This morning I woke to the sad news of David Bowie's passing. As someone born into what Wikipedia calls Bowie's New Wave and Pop Era (1984) and classified as Generation Y, I first heard the news via social media. I didn't really grow up on Bowie's music and I've never seen Labyrinth, but I am aware … Continue reading Vale David Bowie
Just like the proverbial lunch, museum entry is never free. Whilst the visitor may not necessarily contribute to the cost of their visit, governments, tax payers, sponsors, donors, members and a host of other financial and in kind contributors, all ensure that museums are functional. In a recent article in the Guardian, Jonathan Jones, suggested … Continue reading There is No Such Thing as a Free Lunch
This week I returned to Boston after two months in my native Australia. I was happy that the weather is still very pleasant and that my Halloween weekend involved apple picking rather than the wintery mix of last year. Fortunately, the weather is also still beautiful enough to spend the afternoon reading a good book … Continue reading What can I learn about Museum Engagement from Harvard Yard and Michelle Obama?
The recent debate over booing Indigenous AFL player, Adam Goodes, is well beyond a sports issue. As done by just about everyone, including sports and political journalists, comedians and social commentators, I could go on about why booing Goodes is or isn't racism. Instead, I am going to explore the opportunity this provides for education and … Continue reading Using History to Inform Current Issues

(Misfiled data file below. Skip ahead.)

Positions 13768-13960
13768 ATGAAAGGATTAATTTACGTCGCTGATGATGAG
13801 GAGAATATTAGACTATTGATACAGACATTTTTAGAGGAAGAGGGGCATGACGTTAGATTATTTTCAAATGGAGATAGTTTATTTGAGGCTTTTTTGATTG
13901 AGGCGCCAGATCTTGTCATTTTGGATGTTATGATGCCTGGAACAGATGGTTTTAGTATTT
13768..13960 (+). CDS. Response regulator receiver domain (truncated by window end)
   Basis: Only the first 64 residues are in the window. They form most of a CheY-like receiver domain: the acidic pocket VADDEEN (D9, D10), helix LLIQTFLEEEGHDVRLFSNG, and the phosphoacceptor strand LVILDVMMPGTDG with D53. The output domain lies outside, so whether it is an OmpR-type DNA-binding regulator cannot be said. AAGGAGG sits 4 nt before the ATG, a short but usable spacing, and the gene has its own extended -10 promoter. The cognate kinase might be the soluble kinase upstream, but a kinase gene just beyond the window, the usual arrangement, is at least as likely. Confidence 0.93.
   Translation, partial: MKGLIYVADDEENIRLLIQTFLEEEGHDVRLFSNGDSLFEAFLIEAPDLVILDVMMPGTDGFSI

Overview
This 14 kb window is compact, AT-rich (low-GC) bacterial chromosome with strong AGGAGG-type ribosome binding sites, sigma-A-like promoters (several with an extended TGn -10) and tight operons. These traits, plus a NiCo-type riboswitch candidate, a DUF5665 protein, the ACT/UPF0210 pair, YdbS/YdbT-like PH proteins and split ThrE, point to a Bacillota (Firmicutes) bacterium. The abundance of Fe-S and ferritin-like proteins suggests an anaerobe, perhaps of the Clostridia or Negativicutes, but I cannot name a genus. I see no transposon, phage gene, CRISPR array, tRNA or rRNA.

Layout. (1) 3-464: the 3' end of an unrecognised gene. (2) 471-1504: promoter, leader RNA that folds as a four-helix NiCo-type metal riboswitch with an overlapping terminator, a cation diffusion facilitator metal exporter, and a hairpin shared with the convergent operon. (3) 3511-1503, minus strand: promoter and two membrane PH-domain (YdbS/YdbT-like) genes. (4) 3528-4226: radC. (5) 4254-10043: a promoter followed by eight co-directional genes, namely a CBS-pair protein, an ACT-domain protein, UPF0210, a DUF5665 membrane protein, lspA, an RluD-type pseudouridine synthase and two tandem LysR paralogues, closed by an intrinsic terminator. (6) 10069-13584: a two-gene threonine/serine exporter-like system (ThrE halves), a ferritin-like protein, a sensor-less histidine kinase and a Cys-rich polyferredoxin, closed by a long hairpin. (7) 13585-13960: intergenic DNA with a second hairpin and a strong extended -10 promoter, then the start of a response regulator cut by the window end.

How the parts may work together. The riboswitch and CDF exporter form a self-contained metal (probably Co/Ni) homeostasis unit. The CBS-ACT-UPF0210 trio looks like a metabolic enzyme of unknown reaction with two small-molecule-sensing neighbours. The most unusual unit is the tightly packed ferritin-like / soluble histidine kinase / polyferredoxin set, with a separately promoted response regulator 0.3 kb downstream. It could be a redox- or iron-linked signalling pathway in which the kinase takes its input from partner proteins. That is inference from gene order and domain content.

In 2006 when I began teaching, a colleague of mine taught a subject called Contemporary History. I found the class memorable for its relevant, engaging and real life approach to history. He identified contemporary, headlining news stories and explored the historical context. For example, in 2015, the subject would explore historical immigration trends and behaviours, Gallipoli, … Continue reading Should we discuss capital punishment in museums?
There are many contentions surrounding museum collections. High profile repatriation and provenance cases such as the Parthenon marbles are frequently discussed both within the sector and in the media. The issues are complex and they continue to reappear as there is no right or wrong answer or a one size fits all fix. Fortunately, some … Continue reading Museums can tell so many stories: My experience at the Isabella Stewart Gardner Museum
This week Edutopia reposted an article about student engagement by Heather Wolpert-Gawron. Heather asked 220 of her eighth grader "What Engages Students?" and uncovered ten common themes. Whilst they are relevant to the eighth grade classroom, they are also applicable to museum visitor engagement and many of the ideas are supported by museum specific research. Below I've elaborated on … Continue reading What is an Engaging Learning Experience?
The second annual #MuseumSelfie day took place around the world last Wednesday, 21 January. The day was started by Mar Dixon via the Culture Themes website which is also behind days like #AskACurator. Further information can be found here. At Mar’s insistence on the Culture Themes site, I have left my thoughts on #MuseumSelfie Day until after the fact, … Continue reading #museumselfie
Last week an article from the Guardian, written by Paul Daley, appeared in my Facebook feed. Motivated by the words; Anzac, nationalism and war, I clicked through. The article discusses the State Library of NSW's recently digitised collection of First World War diaries, however Daley opens with a rather critical reflection of Australia's interpretation of the events and impact … Continue reading Love & Sorrow at Melbourne Museum
When this image popped up in my Facebook feed around 12 months ago, I reposted it with a comment like "Ah, see it's not just us!" Instantly I was ashamed by my immature and superficial response to what I perceive as a complicated issue; the use of screens in the modern world, particularly by my own generation, GenY. … Continue reading Don’t Put Your Smart Phone Away!